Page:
Latest Clovis culture Stories
Evidence for a diversified sea-based economy among North American inhabitants is emerging from three sites on California's Channel Islands.
Archaeologists have uncovered caches of tools and animal remains from about 12000 years ago on islands off the coast of California.
The oldest human remains ever discovered in sub-Arctic North America have been unearthed in a newly excavated archaeological site in Alaska.
New research challenges the controversial theory that an ancient comet impact devastated the Clovis people, one of the earliest known cultures to inhabit North America.
Shock-synthesized diamonds said to prove a catastrophic impact killed off North American megafauna can't be found.
Study suggests that Ice Age climate change did not pose significant challenges to first Americans.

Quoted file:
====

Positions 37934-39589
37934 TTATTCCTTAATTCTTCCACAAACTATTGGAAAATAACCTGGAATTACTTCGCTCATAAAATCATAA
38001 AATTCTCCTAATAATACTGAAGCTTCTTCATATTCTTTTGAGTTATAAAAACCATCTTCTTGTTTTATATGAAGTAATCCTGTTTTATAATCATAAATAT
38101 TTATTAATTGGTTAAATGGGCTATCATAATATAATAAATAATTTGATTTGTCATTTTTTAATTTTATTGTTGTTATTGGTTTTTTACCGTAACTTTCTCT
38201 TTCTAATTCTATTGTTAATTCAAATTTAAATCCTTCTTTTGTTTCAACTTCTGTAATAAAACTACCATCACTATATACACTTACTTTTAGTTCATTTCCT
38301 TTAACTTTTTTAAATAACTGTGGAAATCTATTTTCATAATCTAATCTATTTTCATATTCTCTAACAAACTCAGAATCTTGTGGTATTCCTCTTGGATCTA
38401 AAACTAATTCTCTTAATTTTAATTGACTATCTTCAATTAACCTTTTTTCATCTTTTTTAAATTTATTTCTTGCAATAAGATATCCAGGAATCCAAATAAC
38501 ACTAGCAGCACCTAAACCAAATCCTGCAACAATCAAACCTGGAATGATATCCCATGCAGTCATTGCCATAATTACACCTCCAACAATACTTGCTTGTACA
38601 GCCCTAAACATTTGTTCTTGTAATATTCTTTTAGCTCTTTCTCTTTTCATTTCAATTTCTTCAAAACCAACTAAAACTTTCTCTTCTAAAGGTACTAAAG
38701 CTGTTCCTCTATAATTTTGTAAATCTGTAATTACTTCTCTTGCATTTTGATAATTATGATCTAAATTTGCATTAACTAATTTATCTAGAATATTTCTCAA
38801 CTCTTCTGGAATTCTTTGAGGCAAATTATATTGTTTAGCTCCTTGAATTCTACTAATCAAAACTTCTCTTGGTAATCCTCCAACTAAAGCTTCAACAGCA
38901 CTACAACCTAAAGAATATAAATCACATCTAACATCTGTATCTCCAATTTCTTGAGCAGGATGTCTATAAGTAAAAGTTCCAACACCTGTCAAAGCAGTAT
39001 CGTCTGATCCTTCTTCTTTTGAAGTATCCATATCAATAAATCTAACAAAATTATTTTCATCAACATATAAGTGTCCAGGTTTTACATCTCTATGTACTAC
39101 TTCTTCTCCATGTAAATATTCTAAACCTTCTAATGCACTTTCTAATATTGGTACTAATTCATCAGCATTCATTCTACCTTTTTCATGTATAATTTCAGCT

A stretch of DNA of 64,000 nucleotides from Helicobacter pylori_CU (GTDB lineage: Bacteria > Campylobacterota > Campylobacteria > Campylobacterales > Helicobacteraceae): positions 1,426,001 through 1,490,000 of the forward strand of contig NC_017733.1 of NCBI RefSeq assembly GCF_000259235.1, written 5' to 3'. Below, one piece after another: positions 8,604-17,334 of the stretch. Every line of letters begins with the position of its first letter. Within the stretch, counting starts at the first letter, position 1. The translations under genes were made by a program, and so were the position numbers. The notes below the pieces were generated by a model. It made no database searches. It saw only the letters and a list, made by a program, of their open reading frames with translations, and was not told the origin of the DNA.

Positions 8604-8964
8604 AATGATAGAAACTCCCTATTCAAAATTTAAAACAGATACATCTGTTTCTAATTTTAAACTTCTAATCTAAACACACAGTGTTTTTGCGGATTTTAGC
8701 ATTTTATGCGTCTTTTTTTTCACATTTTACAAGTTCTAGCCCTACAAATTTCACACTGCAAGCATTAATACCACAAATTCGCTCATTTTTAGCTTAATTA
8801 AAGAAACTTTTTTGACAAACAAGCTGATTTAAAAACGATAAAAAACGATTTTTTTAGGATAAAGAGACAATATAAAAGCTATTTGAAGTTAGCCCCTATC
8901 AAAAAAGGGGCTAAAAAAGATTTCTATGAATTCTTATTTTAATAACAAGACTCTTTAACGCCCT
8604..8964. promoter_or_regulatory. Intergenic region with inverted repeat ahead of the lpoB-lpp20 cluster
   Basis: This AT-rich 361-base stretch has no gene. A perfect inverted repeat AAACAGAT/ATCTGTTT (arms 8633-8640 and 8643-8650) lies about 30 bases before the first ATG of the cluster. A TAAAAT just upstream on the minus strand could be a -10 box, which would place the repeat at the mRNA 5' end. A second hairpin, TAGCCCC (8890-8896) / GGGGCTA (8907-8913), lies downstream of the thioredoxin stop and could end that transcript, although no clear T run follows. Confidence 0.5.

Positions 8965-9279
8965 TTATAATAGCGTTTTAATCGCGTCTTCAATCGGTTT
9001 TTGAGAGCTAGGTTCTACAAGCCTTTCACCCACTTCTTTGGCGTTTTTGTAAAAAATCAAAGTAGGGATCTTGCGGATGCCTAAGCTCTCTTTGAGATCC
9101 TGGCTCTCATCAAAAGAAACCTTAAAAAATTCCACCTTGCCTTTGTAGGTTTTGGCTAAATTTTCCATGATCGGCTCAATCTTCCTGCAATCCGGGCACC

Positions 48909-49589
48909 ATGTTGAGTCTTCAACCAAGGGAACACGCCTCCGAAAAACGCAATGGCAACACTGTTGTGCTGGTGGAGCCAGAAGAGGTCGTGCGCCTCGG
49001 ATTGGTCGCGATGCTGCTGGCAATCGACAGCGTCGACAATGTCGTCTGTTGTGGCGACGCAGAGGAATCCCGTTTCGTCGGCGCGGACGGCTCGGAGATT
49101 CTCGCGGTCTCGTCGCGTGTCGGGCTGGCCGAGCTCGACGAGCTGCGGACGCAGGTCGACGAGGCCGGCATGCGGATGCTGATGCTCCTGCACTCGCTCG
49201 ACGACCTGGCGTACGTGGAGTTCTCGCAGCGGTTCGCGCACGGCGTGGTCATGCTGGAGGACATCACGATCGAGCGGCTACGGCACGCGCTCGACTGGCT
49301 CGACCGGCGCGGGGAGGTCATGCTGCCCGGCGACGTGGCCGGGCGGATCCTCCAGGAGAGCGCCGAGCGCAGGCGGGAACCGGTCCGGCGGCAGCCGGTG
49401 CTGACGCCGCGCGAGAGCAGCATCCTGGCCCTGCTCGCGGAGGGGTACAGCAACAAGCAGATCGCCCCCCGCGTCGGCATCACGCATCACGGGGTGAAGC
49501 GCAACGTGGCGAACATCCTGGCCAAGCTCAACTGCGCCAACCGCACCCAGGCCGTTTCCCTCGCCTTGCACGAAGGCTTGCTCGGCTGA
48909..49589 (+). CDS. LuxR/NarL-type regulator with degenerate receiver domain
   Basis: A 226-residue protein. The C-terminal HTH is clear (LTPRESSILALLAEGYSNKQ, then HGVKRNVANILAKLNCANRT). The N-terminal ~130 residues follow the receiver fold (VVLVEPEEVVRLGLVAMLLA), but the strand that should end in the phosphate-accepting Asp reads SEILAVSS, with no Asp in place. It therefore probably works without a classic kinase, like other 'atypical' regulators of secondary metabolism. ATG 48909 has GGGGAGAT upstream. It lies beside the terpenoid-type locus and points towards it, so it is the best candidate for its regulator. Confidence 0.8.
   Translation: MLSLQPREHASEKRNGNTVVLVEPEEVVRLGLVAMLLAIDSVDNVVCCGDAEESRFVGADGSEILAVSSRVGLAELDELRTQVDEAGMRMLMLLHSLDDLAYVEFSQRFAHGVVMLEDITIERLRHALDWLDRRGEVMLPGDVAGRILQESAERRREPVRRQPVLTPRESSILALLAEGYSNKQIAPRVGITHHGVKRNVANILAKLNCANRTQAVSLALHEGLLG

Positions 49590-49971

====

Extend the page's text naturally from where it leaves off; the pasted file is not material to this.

Did a change in climate or an extraterrestrial impact bring an end to the beasts and people that roamed the Southwest shortly after the last ice age?
A 17-member team has found what may be the smoking gun of a much-debated proposal that a cosmic impact about 12,900 years ago ripped through North America and drove multiple species into extinction.
Landscapers in Colorado have discovered more than 80 stone tools in the city of Boulder that appear to have originated in the Clovis era.
Abundant tiny particles of diamond dust exist in sediments dating to 12,900 years ago at six North American sites, adding strong evidence for Earth's impact with a rare swarm of carbon-and-water-rich comets or carbonaceous chondrites, reports a nine-member scientific team.
- An uxorious, effeminate, or spiritless man.
- A timorous, cowardly fellow.